1) A full disk image of the encrypted system in raw format (dd)
2) The SIFT Workstation - it has all the (free!) tools needed already installed
3) The password or recovery key for the volume.
For this example, I am going to use the encrypted disk image of a Mac I created from this previous turotiral. Below is what the encrypted image looks like in FTK Imager. Note that the second partition, MacOSX, is showing as an Unrecognized file system. This is because it is encrypted with FileVault2:
Another way to verify that the partition is encrypted is to look for the EncryptedRoot.plist.wipekey on the Recovery partition. In fact, we are going to need this to decrypt the drive, so I am just going to export out this file while I have it opened in FTK Imager. Mine was located under Recovery HD [HFS+]\Recovery HD\com.apple.boot.P\System\Library\Caches\com.apple.corestorage\EncryptedRoot.plist.wipekey:
If you're using SIFT in a VM, the first step is to create a shared folder(s) for where the image is located, and where you want your decrypted dd/E01 image to go. Here I have two USB drives shared as E: and G:. The E: drive contains my encrypted image and my EncryptedRoot.plist.wipekey file. The G: drive is where I am going to dump the unencrypted image. In Virtual Box these settings were located under Settings > Shared Folders.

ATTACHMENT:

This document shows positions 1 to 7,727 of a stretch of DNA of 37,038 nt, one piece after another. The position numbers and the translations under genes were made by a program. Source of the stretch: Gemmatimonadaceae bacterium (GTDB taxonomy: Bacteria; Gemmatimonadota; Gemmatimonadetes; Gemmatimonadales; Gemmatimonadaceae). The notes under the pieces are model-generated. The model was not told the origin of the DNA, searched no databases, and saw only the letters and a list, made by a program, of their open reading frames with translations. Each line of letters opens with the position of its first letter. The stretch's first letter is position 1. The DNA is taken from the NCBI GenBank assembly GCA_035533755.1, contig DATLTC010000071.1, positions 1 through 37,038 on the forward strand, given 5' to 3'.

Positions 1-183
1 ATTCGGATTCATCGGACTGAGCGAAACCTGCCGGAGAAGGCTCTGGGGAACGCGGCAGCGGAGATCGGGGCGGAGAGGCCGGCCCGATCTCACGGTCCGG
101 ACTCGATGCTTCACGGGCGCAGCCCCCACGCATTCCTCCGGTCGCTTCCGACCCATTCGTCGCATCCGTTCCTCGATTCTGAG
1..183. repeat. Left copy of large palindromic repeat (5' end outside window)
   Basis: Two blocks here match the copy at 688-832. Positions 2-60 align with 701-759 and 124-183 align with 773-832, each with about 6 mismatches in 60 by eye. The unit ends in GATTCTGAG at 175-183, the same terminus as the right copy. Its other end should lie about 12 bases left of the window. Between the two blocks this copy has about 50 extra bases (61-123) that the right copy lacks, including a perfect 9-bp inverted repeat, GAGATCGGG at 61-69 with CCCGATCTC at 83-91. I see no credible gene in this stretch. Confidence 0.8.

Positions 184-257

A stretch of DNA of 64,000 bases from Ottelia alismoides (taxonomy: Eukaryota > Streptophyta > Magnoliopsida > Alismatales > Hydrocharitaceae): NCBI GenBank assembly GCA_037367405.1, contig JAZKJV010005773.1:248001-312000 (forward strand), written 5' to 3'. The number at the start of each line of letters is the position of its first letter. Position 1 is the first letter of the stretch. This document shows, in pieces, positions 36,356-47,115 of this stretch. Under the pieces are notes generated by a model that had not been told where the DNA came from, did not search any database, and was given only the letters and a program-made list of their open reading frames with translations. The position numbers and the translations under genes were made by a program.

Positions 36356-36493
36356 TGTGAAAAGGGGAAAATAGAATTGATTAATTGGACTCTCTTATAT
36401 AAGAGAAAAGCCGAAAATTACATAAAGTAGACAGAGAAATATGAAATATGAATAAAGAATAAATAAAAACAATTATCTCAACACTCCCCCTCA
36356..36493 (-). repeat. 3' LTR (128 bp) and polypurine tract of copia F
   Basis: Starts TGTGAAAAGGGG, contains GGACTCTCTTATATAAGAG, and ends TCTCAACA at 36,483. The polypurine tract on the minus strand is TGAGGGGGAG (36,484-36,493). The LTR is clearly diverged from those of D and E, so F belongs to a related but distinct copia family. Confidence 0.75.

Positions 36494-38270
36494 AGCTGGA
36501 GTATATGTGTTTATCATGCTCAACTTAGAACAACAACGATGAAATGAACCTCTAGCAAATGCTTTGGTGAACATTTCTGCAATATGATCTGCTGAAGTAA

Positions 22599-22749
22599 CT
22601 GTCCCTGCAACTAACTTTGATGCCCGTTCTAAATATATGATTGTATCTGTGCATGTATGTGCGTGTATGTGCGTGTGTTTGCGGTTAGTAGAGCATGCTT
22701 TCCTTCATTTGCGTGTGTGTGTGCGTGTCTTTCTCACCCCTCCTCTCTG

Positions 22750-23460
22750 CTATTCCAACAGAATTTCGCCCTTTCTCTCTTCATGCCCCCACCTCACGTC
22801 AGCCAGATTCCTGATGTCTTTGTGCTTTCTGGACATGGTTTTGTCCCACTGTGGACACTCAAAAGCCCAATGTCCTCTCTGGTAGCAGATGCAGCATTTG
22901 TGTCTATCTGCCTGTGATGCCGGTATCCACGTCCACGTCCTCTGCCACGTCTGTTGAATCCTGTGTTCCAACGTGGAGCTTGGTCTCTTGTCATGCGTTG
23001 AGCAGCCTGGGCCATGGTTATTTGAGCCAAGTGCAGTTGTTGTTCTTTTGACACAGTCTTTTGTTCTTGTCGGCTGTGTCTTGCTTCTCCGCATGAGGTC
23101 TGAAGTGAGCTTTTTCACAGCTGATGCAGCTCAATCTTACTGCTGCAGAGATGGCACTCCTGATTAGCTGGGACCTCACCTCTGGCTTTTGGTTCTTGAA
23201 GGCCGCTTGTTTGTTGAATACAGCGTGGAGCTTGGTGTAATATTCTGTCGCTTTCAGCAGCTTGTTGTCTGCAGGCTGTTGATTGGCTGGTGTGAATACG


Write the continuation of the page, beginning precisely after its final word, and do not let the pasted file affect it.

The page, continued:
Next, I am going to make a mount point to mount the image:
Now I am going to change into the directory where I have my image and wipekey:
Joachim Metz has written a library, libfvde, to access FileVault encrypted volumes. I will be using fvdemount from this library to mount the encrypted partition. He has excellent documentation on his wiki - I will pretty much be following that in the steps below.
I need to get the partition offset in bytes to pass to fvdemount. mmls from the Sleuth Kit can be used to get the offset from the image:
According to output above, the MacOSX encrypted partition starts at sector 409640. To get the offset in bytes multiply the offset (409640) times 512 bytes / per sector. I will need to pass this offset (-o), the EncryptedRoot.plist.wipekey (-e),the password or recovery key (-p), my image and the mountpoint to fvdemount:
fvdemount will create a device file named "fvde1" under the mount point. A quick file command confirms it is the HFS volume:
To further verify everything is unencrypted, fvde1 can be mounted as a loopback device to show the files system:
As shown above, I can now see the unencrypted Mac partition.
If your preference is to work with an image under Windows with tools like X-Ways, EnCase etc, an image can be taken of the unencrypted device, /mnt/Mac/fvde1.
For E01 format, ewfaquire can be used:
For raw (dd) format the following syntax can be used. I like to have a progress bar so I am using using the pv command with dd. For dd, I am using the recommend parameters from the Forensic Wiki.
dd if=/mnt/Mac/fvde1 bs=4K conv=noerror,sync | pv -s 999345127424 | dd of=/media/sf_G_Drive/Image/Mac_fvdemount_unencrypted.dd
-s is the size, which can be taken from the length of the partition, 1951845925 sectors * 512 bytes/sector = 999345113600 bytes (aprox. 1TB)
After the image completes, it can now be be opened and viewed in all it's unencrypted glory in the tool of your choice:
A Mac system can also be used to mount an encrypted volume. I may write a post about that at a later time. I know not all examiners have access to a Mac system, so I wanted to focus on this method first. Plus, I like good 'Ol Tux.